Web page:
An Interview with Manuel Antonio Garretón
The interview with Manuel Antonio Garretón continues with a focus on the legacy of the dictatorship for democratic politics. Apart from his manifold academic activities Professor Garretón has led an intense political life, beginning with his election to President of the Student Union at the Catholic University in 1964. During the dictatorship he wrote and taught beyond the academy, training new generations who otherwise had little access to pluralistic education and information. He was actively involved in rebuilding the socialist democratic project, becoming a member of the Central Committee of the Socialist Party. After the dictatorship he participated in public debates about the transition to democracy, was advisor to the first Minister of Education, Coordinator of the Commission for Culture and member of the Commission for Higher Education. In recent years he has been engaged in the promotion of a new constitution. His political life has always been informed by the intellectual perspectives of a social scientist.
MB: In the previous part of the interview (GD3.5), you were talking about the failures of Salvador Allende and the Unidad Popular, especially the theoretical failures that contributed to their downfall. Let us now turn to the fall of the dictatorship. How could this happen? How did this happen?
MAG: Let us start with a clarification: the failures or problems of Unidad Popular did not cause the downfall but the conspiracy of the civilian right and the intervention of the military, all this with the support of the US. In 1980 the dictatorship introduced a completely new constitution that generated two political orders; one from ’80 to ’88 and the other after ’88. The first was the crystallization of the dictatorship, but with a constitution. The second was intended to be a strictly authoritarian civilian regime with military veto, what is called restricted democracy, protected democracy – whatever you want. But in order to go from one to another, and to keep the same leader in power – that is Pinochet – you needed to have some mechanism.
MB: This is where the plebiscite comes in, right?
MAG: Yes, they chose the mechanism of a plebiscite, but this created a problem. The opposition had developed considerable organizational capacity, first, in resisting and keeping organizations and people involved, and, second, in connecting different sectors of the opposition to one another and to social sectors in a rapidly changing context of structural transformation, of weakening unions, and so forth. The economic crisis of 1982-83 started a cycle of mobilization which had the effect of gathering people together, overcoming their fear and forging a political alliance, but without any idea as to how to get rid of the dictatorship. At the same time the communists, who were not part of the socialist opposition, wanted to get rid of the dictatorship through insurrection. Their attempt to assassinate Pinochet failed. Until the dictatorship called for the plebiscite to keep Pinochet in power, the opposition had no clear strategy. Although it was a very difficult decision, the opposition decided to contest the plebiscite. As one of the rightist civilian supporters of the dictatorship recognized, the plebiscite was the regime’s big mistake as it played into the hands of the opposition. The only thing they knew how to do was to win elections!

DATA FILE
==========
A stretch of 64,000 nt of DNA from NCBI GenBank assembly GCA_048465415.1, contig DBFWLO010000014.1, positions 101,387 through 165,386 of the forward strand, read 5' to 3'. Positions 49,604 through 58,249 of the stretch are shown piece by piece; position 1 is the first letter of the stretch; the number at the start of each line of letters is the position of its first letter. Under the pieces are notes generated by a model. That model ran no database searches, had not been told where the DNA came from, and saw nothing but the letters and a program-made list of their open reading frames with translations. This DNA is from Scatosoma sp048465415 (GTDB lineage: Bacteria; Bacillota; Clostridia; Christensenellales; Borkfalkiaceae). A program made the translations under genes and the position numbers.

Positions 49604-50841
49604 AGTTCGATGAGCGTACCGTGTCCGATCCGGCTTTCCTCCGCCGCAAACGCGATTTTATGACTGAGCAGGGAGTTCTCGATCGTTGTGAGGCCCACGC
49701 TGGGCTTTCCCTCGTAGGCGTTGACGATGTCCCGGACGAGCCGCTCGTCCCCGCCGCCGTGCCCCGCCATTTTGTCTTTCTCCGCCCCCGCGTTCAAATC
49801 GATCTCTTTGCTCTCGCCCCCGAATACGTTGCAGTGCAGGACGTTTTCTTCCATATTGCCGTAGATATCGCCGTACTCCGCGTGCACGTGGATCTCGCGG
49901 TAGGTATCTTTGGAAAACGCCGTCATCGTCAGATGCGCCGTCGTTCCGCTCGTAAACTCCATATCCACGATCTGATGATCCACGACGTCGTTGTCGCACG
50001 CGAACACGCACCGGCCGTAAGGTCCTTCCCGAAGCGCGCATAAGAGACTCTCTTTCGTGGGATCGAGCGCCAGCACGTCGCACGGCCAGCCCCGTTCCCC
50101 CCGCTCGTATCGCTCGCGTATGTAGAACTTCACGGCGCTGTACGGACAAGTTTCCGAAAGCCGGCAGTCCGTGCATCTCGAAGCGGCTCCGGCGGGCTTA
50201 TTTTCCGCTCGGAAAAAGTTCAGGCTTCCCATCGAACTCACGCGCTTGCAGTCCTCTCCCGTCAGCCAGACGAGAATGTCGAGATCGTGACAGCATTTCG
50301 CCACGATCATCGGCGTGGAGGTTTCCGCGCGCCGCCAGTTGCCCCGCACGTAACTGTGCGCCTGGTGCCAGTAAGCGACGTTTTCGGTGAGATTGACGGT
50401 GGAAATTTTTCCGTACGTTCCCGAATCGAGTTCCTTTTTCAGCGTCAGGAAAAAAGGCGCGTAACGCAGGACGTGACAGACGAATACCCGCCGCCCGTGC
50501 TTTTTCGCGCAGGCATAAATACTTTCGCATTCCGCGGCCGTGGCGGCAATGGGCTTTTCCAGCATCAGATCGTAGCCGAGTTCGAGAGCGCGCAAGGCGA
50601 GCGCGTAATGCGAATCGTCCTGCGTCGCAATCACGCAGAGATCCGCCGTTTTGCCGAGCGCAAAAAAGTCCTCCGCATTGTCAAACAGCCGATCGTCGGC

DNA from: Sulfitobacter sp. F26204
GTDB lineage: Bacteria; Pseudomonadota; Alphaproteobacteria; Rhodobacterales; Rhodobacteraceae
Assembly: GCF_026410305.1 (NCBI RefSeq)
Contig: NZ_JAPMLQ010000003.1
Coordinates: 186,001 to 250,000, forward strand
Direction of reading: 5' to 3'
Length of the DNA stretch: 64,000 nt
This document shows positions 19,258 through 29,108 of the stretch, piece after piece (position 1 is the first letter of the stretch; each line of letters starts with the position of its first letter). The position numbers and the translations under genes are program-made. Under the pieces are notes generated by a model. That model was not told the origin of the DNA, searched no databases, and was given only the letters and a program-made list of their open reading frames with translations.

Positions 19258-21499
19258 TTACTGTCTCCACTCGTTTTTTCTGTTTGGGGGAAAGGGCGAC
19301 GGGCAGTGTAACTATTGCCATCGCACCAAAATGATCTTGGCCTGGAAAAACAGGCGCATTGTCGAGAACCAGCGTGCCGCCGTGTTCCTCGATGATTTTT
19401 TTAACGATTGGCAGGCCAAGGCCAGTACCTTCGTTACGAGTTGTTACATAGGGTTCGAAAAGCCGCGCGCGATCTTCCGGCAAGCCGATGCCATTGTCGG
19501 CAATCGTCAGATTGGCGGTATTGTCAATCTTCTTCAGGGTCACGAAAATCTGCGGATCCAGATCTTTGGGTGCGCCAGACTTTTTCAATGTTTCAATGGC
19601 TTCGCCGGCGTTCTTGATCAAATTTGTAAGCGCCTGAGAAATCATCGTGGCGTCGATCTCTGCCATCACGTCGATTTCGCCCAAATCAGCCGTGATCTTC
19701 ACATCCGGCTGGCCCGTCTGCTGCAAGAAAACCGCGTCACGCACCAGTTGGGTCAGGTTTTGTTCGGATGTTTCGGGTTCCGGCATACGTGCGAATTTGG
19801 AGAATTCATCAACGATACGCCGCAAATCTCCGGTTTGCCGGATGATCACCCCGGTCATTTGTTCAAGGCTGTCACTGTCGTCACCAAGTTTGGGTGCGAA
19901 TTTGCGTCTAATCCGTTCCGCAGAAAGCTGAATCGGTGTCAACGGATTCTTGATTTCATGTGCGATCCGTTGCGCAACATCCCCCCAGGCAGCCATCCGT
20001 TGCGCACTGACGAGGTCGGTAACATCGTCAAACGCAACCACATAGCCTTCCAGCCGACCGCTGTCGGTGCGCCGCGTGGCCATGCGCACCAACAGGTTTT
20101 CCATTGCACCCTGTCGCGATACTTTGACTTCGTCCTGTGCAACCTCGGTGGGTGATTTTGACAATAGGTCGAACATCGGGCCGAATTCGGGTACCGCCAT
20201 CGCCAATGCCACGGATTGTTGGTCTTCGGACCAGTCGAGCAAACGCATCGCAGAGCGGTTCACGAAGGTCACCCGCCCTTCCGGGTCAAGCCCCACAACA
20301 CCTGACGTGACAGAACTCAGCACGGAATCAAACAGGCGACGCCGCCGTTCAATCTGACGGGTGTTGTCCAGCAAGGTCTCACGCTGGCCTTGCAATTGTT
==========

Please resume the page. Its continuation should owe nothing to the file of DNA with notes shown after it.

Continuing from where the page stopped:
Despite all the tricks and power resources of the regime, the opposition prevailed. So the mechanism the dictatorship chose to perpetuate itself proved to be its undoing. As regards the opposition, as long as it was a matter of getting out the “no” vote, it didn’t matter that they had no program for the future.
MB: This is a strange way for a dictatorship to end, to commit suicide. What were the consequences of the plebiscite road to democracy?
MAG: One of the consequences was to get rid of the dictatorship but not its institutional framework or its economic model. That is very important. It is the only country in the world that after a long dictatorship, with a constitution created by the dictatorship, has not created its own constitution. It’s the only case in Latin America of a transition to democracy in which there was no Constituent Assembly.
But this was not inevitable. After winning the plebiscite and then the elections, the ruling coalition, the Concertación, could have gone further toward changing the political system without fear of authoritarian regression.
MB: And from such a change in the political system it could have moved ahead with change in the neoliberal economic model?
MAG: You cannot change the economic model without first changing the political one. For example, you cannot even create an enterprise of the state under the present constitution. Remember that this is the purest neoliberalism – purer than Thatcher – because it was accomplished under the dictatorship. Now, after 20 years you have what I call the success trap of the Concertación that has won 19 elections, has moved the country from $5,000 per capita to $15,000 per capita, and, as another mark of progress, today 70% of university students have fathers who didn’t have higher education. This amounts to an enormous transformation.
So the Concertación says, listen, we haven’t done badly. It has been a great success. So why should we make any fundamental changes? Why should we change the constitution? We have democratized Chile and that was, indeed, a very important transformation. Moreover, they claim to have corrected neoliberalism. But in correcting it they have consolidated it, re-established its legitimacy. In other words, they failed to break the ties of this transformed society to Pinochet, to the dictatorship’s socio-economic model and its non-democratic regime. The government may be democratic, politics may be democratic, but the regime is not democratic.
MB: What do you mean by that? What does it mean to have a democratic politics under an undemocratic regime? Sounds like a Leninist formula!